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Moore establishes “election integrity fund”

By Samuel Mattison
Alabama Political Reporter

GOP Senate candidate Roy Moore is not ready to call the race for his opponent Doug Jones yet and has even established a fund to pay for collecting information regarding voter fraud committed during the election.

Moore lost the Senate election Tuesday after his opponent received more than 20,000 votes in a Democratic victory that sent shock waves around the country. Despite the large deficit, Moore did not concede the defeat on Tuesday night and has now alleged that voter fraud took place during the election.

The Moore campaign, in a series of emails over the weekend, said they have received “numerous reports of fraud,” and they were gathering the information to send it to the Secretary of State’s Office to be investigated.

In a Sunday email, the Moore campaign asks for monetary donations to carry out the process of gathering reports of voter fraud.

The Alabama Political Reporter reached out to the Secretary of State’s Office through an email on Saturday about reported cases of voter fraud during the election but has yet to receive a comment.

Moore has not conceded the election on the grounds that the Secretary of State’s Office has yet to certify the results. According to the Administrative Calendar set by the office, Jan. 3, 2018, would be the final day that the election results could be certified.

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Secretary of State John Merrill said that he didn’t believe the results would affect the election much on the eve of the election adding that the “people of Alabama have spoken.”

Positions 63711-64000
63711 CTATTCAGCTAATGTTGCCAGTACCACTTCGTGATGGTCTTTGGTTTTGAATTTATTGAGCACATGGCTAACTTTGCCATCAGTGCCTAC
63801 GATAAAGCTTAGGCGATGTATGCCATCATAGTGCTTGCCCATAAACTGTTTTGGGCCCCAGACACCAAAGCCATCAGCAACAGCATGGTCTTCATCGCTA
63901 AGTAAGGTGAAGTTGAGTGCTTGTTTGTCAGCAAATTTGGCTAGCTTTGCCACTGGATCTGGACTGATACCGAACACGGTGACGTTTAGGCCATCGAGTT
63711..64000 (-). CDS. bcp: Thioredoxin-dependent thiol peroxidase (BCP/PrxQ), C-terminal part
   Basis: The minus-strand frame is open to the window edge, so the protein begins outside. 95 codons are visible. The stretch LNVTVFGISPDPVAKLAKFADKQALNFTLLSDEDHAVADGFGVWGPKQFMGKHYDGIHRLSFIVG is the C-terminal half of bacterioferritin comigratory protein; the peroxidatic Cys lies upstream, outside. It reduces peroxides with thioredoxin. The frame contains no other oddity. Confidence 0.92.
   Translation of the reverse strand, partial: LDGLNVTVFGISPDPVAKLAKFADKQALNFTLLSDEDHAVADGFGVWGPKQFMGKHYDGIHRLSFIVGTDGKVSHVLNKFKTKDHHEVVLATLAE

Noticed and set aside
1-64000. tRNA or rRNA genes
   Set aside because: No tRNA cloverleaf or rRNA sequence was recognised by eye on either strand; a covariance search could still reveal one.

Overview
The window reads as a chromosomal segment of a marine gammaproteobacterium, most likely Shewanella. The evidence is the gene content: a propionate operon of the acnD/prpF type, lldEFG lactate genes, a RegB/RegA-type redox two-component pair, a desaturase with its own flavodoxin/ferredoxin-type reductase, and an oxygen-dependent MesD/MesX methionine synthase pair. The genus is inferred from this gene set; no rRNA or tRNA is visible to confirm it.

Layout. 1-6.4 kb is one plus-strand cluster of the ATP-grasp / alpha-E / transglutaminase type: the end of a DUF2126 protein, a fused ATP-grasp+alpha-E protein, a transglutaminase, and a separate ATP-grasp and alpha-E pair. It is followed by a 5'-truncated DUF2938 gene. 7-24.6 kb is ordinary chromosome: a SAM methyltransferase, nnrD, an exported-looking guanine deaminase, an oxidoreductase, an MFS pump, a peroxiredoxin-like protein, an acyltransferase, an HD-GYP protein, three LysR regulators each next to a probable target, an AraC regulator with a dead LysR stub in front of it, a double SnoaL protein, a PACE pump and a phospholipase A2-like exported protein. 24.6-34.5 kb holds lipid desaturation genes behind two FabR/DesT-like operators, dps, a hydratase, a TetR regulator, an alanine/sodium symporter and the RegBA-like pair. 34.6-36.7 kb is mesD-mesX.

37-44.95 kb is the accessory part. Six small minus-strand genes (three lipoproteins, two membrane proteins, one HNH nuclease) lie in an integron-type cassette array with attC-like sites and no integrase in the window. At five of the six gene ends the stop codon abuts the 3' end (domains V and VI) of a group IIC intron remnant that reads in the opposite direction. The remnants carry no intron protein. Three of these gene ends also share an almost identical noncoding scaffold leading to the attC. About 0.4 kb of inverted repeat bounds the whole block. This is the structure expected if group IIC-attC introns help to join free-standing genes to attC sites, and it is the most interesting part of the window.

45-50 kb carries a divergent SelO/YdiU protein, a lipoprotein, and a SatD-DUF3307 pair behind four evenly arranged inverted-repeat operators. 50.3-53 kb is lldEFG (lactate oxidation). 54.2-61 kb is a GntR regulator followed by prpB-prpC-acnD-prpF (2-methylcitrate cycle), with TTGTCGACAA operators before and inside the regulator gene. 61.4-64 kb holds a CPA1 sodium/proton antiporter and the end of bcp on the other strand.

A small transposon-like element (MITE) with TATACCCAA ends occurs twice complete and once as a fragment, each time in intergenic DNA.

While most of the votes have been counted, provisional and military ballots have yet to be counted in the race.

If the votes put Moore within a .5 percent deficit to Jones, there will be an automatic recount paid for by the state. In any other case, the Moore campaign will have to pay for a recount.

Most news organizations, including APR, have called the race for Jones due to the unlikely nature that military and provisional ballots will make up the difference between the two candidates.

While Moore is not conceding the election, many around him have accepted the loss in the Senate election.

President Donald Trump called on Moore to concede through his press secretary, Sarah Huckabee Sanders, last week.

Trump, who had endorsed Moore a week before the election, also tweeted that he didn’t believe the former state Supreme Court chief justice could win the general election, and even implied he wasn’t a “great candidate.”

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The Alabama Republican Party also conceded on election night in a statement that warned Jones to remember his promise to talk about “kitchen table issues.” Steve Bannon, a Moore supporter and executive chair of the conservative website, Breitbart News, also conceded the election Tuesday.

Moore has set Dec. 27, 2017 as the deadline to raise funds to investigate the reports of voter fraud his campaign received.

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